Artwork by Nadia Bormotova from iStock
Approximately half the workforce in the UK is currently working from home (September 2020). The struggle for comfort is real, and the risk of developing chronic back, neck and muscle problems are a serious cause for concern. Ability Superstore is going to take you through some of the basics worth considering if you’re working from home.
When the Office for National Statistics predicted would be remote by 2020, they didn’t bank on a global pandemic, without which the numbers would be nowhere near as high. Nevertheless, millions have been working from home as a result of Coronavirus — 49% of the workforce by mid-July. Even after staff returning from furlough, and other workplaces.
Things can be even more complicated for people working from home with disabilities. Still, the realities of working from home are demanding for everyone. There are significant psychological challenges that present themselves, from self-motivation and confidence to isolation and loneliness, all of which have a profound impact on our mental health. Then there’s the physical impact, too.
Given the makeshift nature of many home workspaces created during the pandemic, physical health and safety are often overlooked. It’s not uncommon for people who have been working from home for years to forget posture while obsessing over productivity. Considering technical furniture specifications like lumbar support is essential if we’re working from home for an extended period — whether that’s years of self-employment or months following a healthcare crisis.
The hidden dangers of working from home
On the face of it, setting your laptop up at your kitchen table doesn’t imply ‘imminent threat’. Nor should it, but the risk of developing chronic back and limb problems as a result of working from home without suitable equipment is significant. As this article on the tech-culture website , even something as simple as using a separate mouse and external keyboard with your laptop, rather than the tracker pad and flat keyboard, can really help.
Of course, the typical dining chair is not an office chair. Nor are benches or couches, the latter widely considered worst of all. Height-adjustable chairs that allow for varied back, arm and headrest positions have long been pre-requisites of the majority of offices.
Now the office environment and home are interchangeable, we should all carefully think about what we are sitting on, how much lumbar support there is and how comfortable the chair feels over the course of a working day.
Ability Superstore offers several products that can help overcome this without the need to buy a brand new chair.
If you’re working from home, lighting makes a big difference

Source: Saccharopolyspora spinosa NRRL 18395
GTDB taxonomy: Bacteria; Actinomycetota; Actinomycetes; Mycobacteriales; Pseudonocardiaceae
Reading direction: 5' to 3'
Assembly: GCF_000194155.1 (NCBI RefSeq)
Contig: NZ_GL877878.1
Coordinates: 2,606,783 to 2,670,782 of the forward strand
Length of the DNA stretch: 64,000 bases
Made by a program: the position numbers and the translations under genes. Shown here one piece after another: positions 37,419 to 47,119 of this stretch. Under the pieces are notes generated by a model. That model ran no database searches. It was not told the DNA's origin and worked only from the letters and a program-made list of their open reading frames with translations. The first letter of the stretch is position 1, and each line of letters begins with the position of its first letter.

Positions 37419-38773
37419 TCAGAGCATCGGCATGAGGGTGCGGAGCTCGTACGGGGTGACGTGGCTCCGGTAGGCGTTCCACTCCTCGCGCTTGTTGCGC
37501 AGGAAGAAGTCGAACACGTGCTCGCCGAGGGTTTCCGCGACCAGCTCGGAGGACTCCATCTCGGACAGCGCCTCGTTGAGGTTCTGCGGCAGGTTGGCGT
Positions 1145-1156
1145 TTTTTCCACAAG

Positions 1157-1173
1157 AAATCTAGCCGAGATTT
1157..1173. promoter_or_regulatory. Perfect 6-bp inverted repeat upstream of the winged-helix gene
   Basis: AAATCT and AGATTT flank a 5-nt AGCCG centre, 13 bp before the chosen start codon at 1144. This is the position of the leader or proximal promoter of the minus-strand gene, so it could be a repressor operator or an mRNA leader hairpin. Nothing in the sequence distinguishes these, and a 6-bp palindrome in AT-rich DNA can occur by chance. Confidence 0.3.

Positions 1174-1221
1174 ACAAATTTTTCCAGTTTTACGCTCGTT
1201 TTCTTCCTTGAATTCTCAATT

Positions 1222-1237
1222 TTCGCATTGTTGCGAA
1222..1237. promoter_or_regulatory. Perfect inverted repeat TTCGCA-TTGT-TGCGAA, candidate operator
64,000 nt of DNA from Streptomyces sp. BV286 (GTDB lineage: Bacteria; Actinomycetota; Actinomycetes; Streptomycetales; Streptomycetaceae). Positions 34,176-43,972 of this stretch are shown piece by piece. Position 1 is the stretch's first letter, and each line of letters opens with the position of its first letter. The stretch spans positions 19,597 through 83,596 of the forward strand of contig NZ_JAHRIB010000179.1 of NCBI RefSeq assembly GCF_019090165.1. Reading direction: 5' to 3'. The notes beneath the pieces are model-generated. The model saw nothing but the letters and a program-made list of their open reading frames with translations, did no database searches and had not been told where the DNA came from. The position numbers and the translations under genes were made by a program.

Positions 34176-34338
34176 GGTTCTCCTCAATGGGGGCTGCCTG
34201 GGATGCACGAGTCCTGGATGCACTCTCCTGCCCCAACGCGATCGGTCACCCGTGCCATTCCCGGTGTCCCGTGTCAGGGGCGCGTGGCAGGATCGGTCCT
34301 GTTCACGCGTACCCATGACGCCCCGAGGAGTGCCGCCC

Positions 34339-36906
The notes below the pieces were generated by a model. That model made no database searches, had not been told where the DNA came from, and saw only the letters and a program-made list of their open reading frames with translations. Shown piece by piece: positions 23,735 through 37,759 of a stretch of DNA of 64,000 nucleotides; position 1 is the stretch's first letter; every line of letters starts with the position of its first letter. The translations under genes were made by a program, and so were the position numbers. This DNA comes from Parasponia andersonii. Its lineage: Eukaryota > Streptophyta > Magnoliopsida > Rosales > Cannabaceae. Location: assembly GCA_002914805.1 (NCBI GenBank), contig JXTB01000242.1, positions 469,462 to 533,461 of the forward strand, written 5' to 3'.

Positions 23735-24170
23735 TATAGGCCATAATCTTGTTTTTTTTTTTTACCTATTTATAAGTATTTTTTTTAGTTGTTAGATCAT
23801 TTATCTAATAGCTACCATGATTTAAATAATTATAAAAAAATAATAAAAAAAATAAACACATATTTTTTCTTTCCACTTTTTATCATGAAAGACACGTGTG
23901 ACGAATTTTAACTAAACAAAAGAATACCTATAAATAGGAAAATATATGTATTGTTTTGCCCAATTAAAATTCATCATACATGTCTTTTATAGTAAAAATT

Lighting for a home office is also important, but so many people don’t give it a second glance. Correct lighting can stave off headaches, reduce the risk of eye strain and aid with concentration, particularly when working in front of a computer screen all day.
Think strong ambient for general walls and ceiling fixtures, a focused task lamp for your main work from home area (i.e. your desk), and accent lighting to make the space look the part!
Working from home – routine is everything
We all understand working from home is all about self-discipline, so you’re best trying to define working hours and sticking to regular start and finish times. This also applies to breaks. According to the , short, frequent breaks are better than longer breaks. You should also step back from the glare of the PC monitor for five minutes in every 60, and try to take breaks with your favourite cuppa.
Keeping fit is also more difficult if you’re working from home. For members of the , no longer commuting by bike is a serious step in a sedentary direction. And even those who used private or public transport are likely to have seen ‘accidental exercise’ routines disappear during the pandemic.
Virgin Pulse has some great suggestions for desk exercises that can help you stay fit and alert, which are ideal for people working from home. Self-explanatory neck rolls, shoulder stretches, and torso twists are just a few examples that involve minimum movement but help keep us agile. It’s a good idea to try and incorporate these into a wider fitness routine. Of course, under the desk pedal exercisers, exercise bands, chair exercisers, along with other exercise equipment can provide us with a great mini workout at home. Yoga is also very relaxing after a hard day’s work – don’t forget your yoga mat!
So, think carefully about your home workspace, and with just a few adaptations, you will have a rewarding and enjoyable space to work in – for many months or years ahead.
If you have any queries about the products featured in this article, simply call us on 0800 255 0498, and we will help.